These are serious questions. Many clinicians have never learned aspects of medicine that were difficult to grasp as a student. Studies on postgraduate learning show that we go to things that we already feel confident in, and continue to avoid the fields in which we´re weak. We asked Can you trace your gaps back to what happened, or didn´t happen, to you as a student?

Have you experienced something difficult suddenly becoming easy to understand?Teaching can be seen as ´switching on lights´ in the students´ minds. How does that happen? Did that come from your study? Or from clear explanation by a teacher? Or through discussion with others? Or by your making the insight yourself?

Some students prefer learning from their reading and self study, some from audiovisual materials, some from listening to lectures and summarising what was said. Some like tutorial discussions with concepts being clarified and expanded and many notions being aired. Some learn from seeing ´the real thing´ and from the ´hands on´ experience of interacting with patients.7 Bringing out their individual differences opened up for them the field of ´learning preferences´ among their students, and the necessity to provide many formats of teaching, if they were to help all their students.

How did you learn as an intern?

We continued the same pattern of reflection on starting work as an intern, the ward they were assigned to, the nurse in charge of the ward, the blur of taking over the patients, the pride in being called ´Doctor´ by everybody, and the ignominy of not knowing how to do some simple administrative tasks.

We asked What was important to you then? What did you want to learn? What did you have to learn? To whom did you turn for help?

The transition from student to doctor is fairly dramatic for most. The holiday period after final examinations and graduation comes to an abrupt halt when work begins as an intern. Those who got through more on ´bashing the books´ than ´treading the wards´ are confronted by a bewildering variety of unfamiliar organizational tasks.

Their book reading about diseases and treatments had not prepared them for everyday questions, such as ?Should I put a catheter in?? or ?What fluid should go into this drip?? Textbooks laid out for exposition and explanation fail to address the simple actions to be taken, and how to choose what to do. Effectively, the textbooks offer little to interns. And interns have little stomach for returning to textbooks so soon after having survived them and the examinations. With the familiar resource of textbooks failing to provide guidance, interns often suffer a serious gap in confidence. The gap was in not only not knowing exactly what to do, but also a fear of failure if they made a mistake. Beneath that fear is concern for patient safety, which had been a powerful over-riding value through all their clinical training.

Interns are usually consulted on the sorts of sessions they would like. In many systems, ´study time´ of up to four hours a week is allocated to them as part of their award conditions of service. Despite the apparent need to learn many aspects of clinical work, interns frequently don´t turn up to teaching sessions arranged on their behalf. Clinical teachers are often frustrated by this apparent lack of interest. The non-attendance is particularly galling to clinicians who have given up lucrative time from their practice for preparation and delivery of these teaching sessions.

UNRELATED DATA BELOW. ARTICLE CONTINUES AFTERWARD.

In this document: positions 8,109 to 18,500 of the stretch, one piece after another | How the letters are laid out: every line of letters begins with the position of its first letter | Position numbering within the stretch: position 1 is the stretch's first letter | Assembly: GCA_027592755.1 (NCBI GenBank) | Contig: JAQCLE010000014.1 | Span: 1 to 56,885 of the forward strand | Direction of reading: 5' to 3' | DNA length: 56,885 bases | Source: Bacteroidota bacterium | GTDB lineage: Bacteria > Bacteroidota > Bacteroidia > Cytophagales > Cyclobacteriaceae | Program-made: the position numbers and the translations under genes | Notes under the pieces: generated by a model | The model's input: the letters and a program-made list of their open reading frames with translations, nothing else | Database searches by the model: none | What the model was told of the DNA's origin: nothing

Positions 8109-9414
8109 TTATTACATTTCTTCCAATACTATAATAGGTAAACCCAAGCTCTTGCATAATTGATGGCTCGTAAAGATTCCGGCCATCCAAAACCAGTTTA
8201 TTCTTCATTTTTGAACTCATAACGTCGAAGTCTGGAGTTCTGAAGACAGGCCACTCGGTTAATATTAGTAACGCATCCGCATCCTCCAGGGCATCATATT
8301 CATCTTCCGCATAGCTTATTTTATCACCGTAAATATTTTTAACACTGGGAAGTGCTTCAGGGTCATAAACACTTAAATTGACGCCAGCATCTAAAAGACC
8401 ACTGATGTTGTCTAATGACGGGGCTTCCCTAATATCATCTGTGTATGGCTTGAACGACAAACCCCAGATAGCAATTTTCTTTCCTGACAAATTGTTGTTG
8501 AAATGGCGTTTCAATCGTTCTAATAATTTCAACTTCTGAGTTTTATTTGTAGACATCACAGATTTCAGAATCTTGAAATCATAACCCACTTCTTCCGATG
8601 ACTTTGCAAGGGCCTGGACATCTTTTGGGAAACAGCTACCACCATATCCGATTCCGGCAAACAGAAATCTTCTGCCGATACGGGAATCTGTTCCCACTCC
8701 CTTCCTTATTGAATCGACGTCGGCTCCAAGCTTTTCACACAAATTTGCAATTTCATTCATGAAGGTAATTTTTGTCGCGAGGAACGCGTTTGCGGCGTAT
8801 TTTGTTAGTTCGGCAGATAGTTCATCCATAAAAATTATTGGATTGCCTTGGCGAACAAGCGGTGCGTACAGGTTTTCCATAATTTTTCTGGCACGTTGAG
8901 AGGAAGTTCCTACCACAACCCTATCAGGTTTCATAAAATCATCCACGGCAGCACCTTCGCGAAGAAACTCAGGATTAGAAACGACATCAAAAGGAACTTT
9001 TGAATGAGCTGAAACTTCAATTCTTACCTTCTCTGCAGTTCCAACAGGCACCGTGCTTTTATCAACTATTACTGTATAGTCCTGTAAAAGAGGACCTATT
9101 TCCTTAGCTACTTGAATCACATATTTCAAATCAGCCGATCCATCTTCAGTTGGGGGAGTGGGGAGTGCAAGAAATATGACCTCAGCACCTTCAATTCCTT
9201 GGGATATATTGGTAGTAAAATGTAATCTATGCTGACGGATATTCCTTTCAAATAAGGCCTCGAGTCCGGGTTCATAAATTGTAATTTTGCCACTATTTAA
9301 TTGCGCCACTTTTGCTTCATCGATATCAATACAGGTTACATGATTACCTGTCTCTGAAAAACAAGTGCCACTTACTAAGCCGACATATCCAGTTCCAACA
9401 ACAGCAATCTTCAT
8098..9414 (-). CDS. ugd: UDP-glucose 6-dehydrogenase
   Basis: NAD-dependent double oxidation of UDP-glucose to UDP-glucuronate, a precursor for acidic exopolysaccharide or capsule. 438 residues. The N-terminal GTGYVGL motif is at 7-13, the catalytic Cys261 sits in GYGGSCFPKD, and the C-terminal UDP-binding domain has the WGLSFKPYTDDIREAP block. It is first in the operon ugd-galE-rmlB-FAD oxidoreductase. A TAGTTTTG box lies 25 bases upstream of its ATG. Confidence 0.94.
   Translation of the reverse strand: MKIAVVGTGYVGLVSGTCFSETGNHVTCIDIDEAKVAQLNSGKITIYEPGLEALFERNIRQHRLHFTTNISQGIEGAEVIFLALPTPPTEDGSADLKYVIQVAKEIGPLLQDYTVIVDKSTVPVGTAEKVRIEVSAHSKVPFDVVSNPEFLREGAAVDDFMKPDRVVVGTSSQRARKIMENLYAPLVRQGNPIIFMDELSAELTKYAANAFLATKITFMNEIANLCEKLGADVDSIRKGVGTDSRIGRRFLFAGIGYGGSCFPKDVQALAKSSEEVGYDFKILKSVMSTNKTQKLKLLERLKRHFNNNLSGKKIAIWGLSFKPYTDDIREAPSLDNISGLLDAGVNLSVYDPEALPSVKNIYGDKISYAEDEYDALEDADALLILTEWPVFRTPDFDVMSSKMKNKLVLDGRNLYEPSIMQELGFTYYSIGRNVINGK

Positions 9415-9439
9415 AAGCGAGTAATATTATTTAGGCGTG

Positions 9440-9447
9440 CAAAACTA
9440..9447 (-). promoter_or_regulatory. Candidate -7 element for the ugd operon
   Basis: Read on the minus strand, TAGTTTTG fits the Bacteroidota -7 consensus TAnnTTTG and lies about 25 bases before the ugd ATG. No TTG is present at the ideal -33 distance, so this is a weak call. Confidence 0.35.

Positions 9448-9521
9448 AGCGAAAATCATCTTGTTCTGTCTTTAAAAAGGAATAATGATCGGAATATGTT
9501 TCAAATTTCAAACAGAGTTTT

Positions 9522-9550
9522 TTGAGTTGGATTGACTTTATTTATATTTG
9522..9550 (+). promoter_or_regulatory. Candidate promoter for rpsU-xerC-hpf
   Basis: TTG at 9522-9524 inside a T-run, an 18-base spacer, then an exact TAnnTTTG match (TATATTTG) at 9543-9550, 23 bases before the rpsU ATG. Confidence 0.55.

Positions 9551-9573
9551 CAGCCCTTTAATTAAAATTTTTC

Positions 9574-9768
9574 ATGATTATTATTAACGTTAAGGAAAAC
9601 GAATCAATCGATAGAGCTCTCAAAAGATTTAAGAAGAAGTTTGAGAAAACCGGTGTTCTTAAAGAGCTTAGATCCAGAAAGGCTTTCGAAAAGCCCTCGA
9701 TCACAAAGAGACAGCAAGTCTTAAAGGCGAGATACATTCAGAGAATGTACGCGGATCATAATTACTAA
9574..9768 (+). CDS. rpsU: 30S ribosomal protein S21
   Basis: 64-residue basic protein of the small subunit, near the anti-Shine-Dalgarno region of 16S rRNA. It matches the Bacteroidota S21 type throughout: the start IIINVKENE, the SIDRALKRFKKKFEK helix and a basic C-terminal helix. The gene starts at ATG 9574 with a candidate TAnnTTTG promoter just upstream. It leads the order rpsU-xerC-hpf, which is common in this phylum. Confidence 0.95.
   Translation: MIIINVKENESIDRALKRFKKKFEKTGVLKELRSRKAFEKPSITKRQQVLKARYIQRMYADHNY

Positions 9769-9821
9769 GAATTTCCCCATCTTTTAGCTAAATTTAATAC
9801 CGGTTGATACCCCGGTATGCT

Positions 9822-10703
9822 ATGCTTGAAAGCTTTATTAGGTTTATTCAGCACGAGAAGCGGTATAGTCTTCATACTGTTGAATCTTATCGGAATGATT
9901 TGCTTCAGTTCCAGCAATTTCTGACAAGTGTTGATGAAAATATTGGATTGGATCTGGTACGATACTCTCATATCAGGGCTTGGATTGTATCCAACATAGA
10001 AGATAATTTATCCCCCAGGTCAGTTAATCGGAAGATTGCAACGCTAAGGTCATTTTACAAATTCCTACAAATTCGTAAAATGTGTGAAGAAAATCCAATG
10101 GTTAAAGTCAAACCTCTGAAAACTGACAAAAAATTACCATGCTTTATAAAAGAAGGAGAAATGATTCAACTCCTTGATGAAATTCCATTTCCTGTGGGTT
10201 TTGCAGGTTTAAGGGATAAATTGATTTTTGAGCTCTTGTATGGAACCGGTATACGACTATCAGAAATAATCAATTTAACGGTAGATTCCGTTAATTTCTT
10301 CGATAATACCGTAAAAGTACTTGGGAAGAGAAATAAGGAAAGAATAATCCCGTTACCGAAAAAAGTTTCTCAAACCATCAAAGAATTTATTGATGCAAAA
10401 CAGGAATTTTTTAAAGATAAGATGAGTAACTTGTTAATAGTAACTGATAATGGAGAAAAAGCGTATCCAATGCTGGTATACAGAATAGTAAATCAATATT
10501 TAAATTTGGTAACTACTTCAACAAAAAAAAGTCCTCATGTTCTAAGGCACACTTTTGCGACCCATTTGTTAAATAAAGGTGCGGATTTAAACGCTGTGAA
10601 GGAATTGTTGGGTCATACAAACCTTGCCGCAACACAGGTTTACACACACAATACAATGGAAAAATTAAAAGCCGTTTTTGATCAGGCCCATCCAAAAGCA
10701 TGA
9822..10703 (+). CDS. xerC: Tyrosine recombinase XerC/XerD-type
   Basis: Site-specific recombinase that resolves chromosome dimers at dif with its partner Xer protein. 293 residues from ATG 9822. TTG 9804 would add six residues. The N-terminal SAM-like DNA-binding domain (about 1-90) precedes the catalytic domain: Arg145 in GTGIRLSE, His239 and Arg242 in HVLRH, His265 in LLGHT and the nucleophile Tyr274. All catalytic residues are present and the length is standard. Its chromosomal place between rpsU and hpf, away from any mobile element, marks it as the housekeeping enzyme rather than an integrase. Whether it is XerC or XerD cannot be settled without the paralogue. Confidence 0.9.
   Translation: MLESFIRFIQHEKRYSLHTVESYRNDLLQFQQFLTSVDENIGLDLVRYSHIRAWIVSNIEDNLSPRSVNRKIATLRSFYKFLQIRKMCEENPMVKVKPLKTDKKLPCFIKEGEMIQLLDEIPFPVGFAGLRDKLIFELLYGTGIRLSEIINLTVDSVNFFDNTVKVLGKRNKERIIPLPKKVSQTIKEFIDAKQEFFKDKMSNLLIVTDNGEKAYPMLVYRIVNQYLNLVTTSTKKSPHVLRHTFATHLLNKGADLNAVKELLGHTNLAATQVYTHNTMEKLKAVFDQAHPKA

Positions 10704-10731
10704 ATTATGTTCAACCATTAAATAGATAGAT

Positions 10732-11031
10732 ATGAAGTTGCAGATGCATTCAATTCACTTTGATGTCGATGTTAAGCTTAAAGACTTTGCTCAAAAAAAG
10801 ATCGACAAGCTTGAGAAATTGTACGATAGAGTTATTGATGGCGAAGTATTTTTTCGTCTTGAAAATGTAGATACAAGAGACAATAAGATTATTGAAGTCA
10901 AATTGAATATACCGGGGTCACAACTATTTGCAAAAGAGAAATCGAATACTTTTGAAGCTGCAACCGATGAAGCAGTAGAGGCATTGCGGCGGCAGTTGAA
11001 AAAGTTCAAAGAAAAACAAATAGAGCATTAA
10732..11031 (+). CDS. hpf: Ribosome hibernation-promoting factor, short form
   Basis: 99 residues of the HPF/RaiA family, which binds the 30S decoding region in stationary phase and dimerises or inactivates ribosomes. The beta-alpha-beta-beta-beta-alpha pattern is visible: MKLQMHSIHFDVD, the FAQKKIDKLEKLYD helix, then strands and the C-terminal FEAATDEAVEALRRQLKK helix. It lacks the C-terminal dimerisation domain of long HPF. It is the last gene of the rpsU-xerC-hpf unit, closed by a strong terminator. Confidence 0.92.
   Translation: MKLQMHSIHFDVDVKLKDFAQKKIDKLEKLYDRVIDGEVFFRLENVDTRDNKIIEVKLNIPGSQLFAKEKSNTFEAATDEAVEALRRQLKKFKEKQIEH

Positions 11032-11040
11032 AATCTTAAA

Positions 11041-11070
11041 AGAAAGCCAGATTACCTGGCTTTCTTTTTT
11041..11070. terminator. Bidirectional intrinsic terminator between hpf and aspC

We asked them to explain this paradox. Think back to whatever factors affected whether you attended teaching sessions during the early months of your internship. Note them down.

Human motivation is always complex. Few of us attempt to consider the multiple factors that determine what another person will do. We often label others as ´irrational´ if their motivations differ from ours. Many factors were brought out around responsibility, rewards and punishments, preoccupation with other work, interest in the subject matter, and wanting to get on with a normal life, especially among those just married.

The principal internal motivation among interns for learning was to be able to do the job, the personal need for effective and acceptable performance. This drive for ´self efficacy´,8 the confidence in one´s ability, sustains motivation through internship and vocational training, and for many throughout their life. Self confidence and self-efficacy can help build self-esteem; but attempts to bolster self esteem without real achievements in capabilities and skills are spurious and will founder. Self-efficacy is task specific; that is, capability in one procedure does not guarantee capability in any other.

Some teachers worry that ´learning for doing´ may be shallow ´training´, rather than thoughtful education. But you can´t ´do´ unless you ´know´ first. Doing subsumes knowing, just as clinical working knowledge subsumes the sciences on which it is based. Practice is far more complex and difficult than the underlying science.9

How did you learn as a trainee apprentice?

After the intern year, trainees usually focused on specialty training. The attachment to a ´expert as teacher´ ideally enables skilled performance to be observed, adaptation of the performance to different contingencies that emerge within the case, and judgment to be displayed when trade-offs are difficult to resolve. Skills are learned by the trainee through the expert´s ´coaching´ within supervised practice with feedback on points needing improvement. Responsibility is progressively increased as the trainee becomes more proficient, until the trainee is allowed to function independently, calling on the expert teacher only when difficulties arise.